The first trip: Crêpes bought expressly to warm my hands, a toy toaster purchased at Galéries Lafayette for my then two year old nephew (who is now 20), being told “Mademoiselle est très gourmande!” by my table companion, a stranger, at Chartier, because it was lunchtime and I didn’t skip a course, the youth hostel I was too old to stay in and the ridiculous union suit I used as pj’s which made using the coed bathroom infinitely more difficult. The hot chocolate and baguettes for breakfast at the hostel. The need to lock everything up when I left for the day, and the dread on my last night when my bunkmate discovered bedbugs in her sleeping bag. My outing to Théâtre de la Ville to see a modern dance performance, and my starving belly when I came out and realized Paris was not a place for late-night dining (or at least it wasn’t then), and my subsequent discovery of Pizzeria Karaoke in the Bastille, which, by the hour I got there was mostly bad neighborhood disco, but they decided to serve me a pizza anyways, which I consumed as drunk patrons staggered out of the disco in the back, groping each other, barely registering anyone in the dining room (I was the only one). My pilgrimage to Pause Café, which I knew from the movie Chacun cherche son chat, and where I sat with a beer and a soup to write my postcards. The bistro nearby where I stopped for a proper dinner another night, eating a plate of salmon so exquisite I asked the waiter how it was prepared, not expecting he would drop everything and stand by my table for a full ten minutes giving the play-by-play, which exceeded by far my French comprehension (and I studied it for twelve years). My night at Théâtre de la Huchette, known for its long run of an absurdist play by Ionesco, The Bald Soprano, which I had read for a book report in the fourth grade, but never seen live. The evening I showed up for a modern dance class at Centre de danse du Marais, a large building with studios named for composers surrounding the courtyard, and the teacher did not find out until the end that I was a tourist, and I walked out chatting with another woman who had been in the class, who worked for the power company. The intense longing to share the experience intricately tied to a need to have the experience be uniquely my own. The savoring the experience of a world capital while I was still living in a small town, but yearning to move to another world capital. The not knowing that in the space of less than five years, I’d return to Paris with my future husband J (then my boyfriend of one year) and stay in a proper hotel with a proper view of Parisian rooftops and visit museums and again buy crêpes to warm our hands because it was February again and we’d borrowed some magical book from the library which led us to not have one bad meal the whole trip, and the Louvre, and the Métro, and the Luxembourg Gardens and the Musée Picasso and the falafel and the lychees we bought on the street near Notre Dame that cause me to think of Paris whenever I buy lychees and the bag of croissants bought on our way to the airport which fell down in the street, spilling its precious cargo, mocking us for leaving so soon.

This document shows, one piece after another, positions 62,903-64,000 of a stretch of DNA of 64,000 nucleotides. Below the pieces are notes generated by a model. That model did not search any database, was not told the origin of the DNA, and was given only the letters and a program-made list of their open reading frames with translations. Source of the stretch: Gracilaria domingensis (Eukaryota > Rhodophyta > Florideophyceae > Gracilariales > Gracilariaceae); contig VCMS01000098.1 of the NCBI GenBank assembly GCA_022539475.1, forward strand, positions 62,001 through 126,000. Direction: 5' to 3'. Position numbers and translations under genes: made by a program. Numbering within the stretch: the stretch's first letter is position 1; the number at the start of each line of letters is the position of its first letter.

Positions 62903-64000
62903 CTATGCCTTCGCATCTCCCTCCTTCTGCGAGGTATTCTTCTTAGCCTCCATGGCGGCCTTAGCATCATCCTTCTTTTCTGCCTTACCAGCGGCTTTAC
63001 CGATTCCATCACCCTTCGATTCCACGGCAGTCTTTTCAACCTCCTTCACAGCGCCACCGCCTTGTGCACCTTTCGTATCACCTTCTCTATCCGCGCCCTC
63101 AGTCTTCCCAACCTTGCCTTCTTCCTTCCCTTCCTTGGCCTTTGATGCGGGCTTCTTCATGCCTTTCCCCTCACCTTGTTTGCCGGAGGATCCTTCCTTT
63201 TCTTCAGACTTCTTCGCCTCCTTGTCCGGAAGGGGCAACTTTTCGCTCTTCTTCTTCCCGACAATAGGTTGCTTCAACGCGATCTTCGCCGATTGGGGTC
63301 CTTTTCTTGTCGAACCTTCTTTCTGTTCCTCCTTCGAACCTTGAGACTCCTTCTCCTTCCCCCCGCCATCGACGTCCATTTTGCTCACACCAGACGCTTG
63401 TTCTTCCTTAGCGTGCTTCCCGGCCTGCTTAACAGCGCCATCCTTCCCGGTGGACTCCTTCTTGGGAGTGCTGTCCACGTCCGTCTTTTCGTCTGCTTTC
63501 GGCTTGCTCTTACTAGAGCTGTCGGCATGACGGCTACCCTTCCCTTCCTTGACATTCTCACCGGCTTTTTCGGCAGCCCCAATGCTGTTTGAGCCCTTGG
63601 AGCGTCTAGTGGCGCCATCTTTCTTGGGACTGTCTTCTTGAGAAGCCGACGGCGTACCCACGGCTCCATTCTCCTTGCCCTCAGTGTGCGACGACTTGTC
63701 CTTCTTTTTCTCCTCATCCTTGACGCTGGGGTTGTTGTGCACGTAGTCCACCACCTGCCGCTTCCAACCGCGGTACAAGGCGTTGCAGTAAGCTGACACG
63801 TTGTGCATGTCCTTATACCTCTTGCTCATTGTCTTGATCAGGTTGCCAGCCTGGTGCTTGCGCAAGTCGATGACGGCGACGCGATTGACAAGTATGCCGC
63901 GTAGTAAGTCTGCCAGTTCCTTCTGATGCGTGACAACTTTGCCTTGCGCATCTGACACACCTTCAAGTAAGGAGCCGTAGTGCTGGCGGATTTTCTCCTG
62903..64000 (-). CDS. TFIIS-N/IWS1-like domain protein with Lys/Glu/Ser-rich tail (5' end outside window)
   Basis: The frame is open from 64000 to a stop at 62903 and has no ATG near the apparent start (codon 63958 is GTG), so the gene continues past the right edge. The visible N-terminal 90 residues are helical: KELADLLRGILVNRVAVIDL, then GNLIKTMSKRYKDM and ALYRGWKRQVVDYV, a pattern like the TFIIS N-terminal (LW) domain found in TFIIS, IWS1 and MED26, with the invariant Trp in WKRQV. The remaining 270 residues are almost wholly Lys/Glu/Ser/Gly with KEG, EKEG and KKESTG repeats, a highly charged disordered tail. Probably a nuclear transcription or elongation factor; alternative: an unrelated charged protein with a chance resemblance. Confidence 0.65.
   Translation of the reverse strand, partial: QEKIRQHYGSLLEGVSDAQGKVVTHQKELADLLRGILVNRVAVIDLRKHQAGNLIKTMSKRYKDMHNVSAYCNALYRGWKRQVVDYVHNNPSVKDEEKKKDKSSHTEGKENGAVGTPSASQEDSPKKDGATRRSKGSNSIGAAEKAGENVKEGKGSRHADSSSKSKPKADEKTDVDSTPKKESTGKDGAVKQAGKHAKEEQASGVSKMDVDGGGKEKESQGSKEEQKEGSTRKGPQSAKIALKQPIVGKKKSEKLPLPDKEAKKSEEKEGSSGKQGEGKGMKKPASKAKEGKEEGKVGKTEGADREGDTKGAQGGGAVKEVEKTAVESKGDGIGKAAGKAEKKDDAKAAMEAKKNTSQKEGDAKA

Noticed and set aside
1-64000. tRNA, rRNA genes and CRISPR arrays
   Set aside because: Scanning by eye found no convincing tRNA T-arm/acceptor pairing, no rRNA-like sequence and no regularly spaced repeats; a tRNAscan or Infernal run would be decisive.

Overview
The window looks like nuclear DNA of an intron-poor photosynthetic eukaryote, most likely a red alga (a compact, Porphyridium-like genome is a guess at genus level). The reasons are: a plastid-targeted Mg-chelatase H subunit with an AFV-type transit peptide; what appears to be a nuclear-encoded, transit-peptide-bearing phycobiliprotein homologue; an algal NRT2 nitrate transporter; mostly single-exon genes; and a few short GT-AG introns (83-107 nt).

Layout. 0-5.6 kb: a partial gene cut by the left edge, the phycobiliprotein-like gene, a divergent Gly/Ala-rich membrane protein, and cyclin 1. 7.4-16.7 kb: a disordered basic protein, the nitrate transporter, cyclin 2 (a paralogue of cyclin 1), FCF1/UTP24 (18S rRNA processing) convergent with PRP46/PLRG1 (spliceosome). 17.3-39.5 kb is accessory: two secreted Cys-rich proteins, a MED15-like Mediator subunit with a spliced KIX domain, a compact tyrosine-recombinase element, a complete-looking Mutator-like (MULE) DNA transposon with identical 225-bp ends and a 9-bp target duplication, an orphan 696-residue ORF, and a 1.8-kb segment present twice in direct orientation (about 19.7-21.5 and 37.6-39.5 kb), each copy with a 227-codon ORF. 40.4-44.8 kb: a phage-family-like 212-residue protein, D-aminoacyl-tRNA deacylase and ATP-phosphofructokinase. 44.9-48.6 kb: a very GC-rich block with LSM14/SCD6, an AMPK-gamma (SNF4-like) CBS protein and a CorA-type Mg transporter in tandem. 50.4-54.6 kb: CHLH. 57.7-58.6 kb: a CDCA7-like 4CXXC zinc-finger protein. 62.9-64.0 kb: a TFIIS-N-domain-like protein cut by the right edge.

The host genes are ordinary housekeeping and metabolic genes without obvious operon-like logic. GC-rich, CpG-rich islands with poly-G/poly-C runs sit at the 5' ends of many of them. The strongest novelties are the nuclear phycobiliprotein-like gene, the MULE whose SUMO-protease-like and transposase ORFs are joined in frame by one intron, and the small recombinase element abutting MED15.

At no point did I ascend the Eiffel Tower. I figured I would be back and I’d do it then. I don’t know, I don’t know. Antiquities in Syria are now rubble, as are the Buddhas in Bamiyan, which had lasted thousands of years. It is hard to count on the Tour Eiffel. It is hard to count on anything.